The Peterborough Museum & Archives is home to a diverse collection of artifacts. It was established in 1897 and moved to its present site on Armour Hill in 1967. The Archives collection includes items from Catharine Parr Traill, the original Peter Robinson papers, the Park Studio Fonds and the Balsillie collection of Roy Studio Images, over 300,000 film and glass plate negatives dating back to 1896.
Walter Seymour Allward designed a municipal cenotaph, the Peterborough Memorial (1929), Valour Defeating Barbarism.
The Trent-Severn Waterway passes through Peterborough and includes the Peterborough Lift Lock, the world’s largest hydraulic lift lock, which opened in 1904. It is also the world’s highest hydraulic lift lock with a rise of 65 feet (20 m).
Del Crary Park is a large urban greenspace on Little Lake, located in close proximity to downtown Peterborough. Free outdoor events and concerts are held here during the summer months, including the international Peterborough Musicfest (formerly Festival of Lights & Little Lake Musicfest), Wednesday and Saturday evenings from June through August. The Art Gallery of Peterborough, opened in 1974, is situated on the shore of Little Lake beside Del Crary Park and features 1,300 pieces from around the world.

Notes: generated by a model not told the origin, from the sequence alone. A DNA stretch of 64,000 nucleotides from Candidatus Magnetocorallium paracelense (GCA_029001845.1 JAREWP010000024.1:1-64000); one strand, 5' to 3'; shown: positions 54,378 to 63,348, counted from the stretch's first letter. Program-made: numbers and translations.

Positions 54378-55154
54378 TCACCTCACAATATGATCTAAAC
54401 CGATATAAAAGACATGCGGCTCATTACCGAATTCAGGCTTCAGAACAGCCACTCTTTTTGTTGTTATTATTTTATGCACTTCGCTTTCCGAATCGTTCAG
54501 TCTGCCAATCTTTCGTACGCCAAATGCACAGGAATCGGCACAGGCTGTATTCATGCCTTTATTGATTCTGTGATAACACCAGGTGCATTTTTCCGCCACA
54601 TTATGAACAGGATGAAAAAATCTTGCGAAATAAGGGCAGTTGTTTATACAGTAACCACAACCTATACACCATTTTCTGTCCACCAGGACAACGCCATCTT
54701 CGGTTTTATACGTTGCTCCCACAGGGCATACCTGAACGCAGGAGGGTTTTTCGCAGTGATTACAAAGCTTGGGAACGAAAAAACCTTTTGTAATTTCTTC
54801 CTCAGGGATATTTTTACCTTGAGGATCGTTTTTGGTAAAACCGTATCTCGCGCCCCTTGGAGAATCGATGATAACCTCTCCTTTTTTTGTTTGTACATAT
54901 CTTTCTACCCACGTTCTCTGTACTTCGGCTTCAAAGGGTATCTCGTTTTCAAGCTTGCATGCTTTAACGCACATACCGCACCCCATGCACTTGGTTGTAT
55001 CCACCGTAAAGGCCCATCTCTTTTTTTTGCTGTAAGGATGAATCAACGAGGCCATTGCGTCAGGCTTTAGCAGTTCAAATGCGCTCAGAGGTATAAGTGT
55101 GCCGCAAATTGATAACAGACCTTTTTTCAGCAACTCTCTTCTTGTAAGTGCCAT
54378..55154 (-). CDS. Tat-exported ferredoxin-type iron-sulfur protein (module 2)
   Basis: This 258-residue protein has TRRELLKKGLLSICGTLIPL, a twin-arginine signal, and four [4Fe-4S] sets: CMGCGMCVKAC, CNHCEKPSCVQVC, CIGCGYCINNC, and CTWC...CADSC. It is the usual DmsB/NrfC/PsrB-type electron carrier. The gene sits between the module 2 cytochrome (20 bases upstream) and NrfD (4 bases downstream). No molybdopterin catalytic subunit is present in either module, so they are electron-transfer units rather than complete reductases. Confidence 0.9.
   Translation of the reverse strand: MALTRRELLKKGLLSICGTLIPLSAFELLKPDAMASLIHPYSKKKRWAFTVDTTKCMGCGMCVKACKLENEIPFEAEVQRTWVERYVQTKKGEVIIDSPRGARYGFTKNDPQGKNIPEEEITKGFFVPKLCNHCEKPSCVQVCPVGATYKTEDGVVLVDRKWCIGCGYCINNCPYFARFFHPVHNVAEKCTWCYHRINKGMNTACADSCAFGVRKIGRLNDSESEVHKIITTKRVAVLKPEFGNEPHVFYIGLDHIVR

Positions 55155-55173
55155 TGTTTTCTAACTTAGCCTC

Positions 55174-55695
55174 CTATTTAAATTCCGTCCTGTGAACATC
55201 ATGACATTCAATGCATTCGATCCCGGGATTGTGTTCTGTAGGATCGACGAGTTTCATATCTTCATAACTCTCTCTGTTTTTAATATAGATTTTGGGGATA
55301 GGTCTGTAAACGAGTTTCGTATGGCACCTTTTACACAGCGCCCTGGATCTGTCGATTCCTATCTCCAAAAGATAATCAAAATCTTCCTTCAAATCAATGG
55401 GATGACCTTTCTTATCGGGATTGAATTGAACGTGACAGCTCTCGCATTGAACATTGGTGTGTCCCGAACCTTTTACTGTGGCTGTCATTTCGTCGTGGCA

On Little Lake, there is a fountain called Centennial Fountain that runs from May to October yearly. This fountain has lights that are put on at dusk and is considered a local and tourist attraction.
Peterborough offers a cruise type sightseeing option called Liftlock and River Boat Cruise. This cruise boat takes passengers through the Peterborough Liftlock while broadcasting various facts about the city’s sights and history. The cruise operates daily from mid-May to mid-October every year.
Showplace Performance Centre is a 647-seat performance facility located downtown that opened in 1996. The Canadian Canoe Museum, located on Monaghan Road, is a national heritage centre that explores the canoe’s enduring significance to the peoples of North America.
Jackson Park contains old-growth forest with trees up to 250 years old. The 4.5 ha old-growth forest can be visited from the parking area at the north end of Monaghan Rd.
The Riverview Park & Zoo is a 55.5-acre (22.5 ha) zoo operated by the Peterborough Utilities Group at the North end of Water Street. In addition to its animal exhibits, the zoo features a miniature train ride and the park contains a disc golf course.
The Peterborough Skateboard park is one of the largest skateboard parks in Ontario. It includes several half-pipes as well as multiple ramps and rails. Its construction was sponsored by West 49.
The ‘Wall Of Honour’ monument was recently unveiled in Confederation Park across from City Hall on North George Street. It contains the names of the 11,300 servicemen and women from the Peterborough area who served in Canada’s Armed Forces in World War I, World War II and the Korean War.